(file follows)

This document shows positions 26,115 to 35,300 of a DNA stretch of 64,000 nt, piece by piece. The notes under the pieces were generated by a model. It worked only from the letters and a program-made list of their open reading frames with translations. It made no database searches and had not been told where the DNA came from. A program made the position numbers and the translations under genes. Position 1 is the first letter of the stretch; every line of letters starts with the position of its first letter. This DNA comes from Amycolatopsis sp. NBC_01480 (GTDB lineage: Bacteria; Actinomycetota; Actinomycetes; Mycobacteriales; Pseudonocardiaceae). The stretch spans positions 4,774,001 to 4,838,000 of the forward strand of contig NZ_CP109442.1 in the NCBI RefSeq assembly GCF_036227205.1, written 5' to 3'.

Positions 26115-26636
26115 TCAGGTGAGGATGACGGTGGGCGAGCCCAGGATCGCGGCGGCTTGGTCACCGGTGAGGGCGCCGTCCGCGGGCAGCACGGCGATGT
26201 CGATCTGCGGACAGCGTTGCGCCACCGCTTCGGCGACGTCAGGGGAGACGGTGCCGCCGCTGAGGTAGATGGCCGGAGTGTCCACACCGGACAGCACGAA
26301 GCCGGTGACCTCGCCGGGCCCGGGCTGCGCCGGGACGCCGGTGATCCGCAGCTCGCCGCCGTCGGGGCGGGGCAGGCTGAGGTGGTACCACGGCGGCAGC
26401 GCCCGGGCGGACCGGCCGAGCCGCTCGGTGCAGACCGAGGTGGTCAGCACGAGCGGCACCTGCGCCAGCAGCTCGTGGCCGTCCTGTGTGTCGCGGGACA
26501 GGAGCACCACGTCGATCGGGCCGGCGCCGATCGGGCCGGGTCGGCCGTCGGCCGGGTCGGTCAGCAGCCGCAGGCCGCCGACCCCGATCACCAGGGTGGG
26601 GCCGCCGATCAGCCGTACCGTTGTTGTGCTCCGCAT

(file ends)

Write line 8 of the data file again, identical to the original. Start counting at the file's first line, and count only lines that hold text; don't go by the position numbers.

26601 GCCGCCGATCAGCCGTACCGTTGTTGTGCTCCGCAT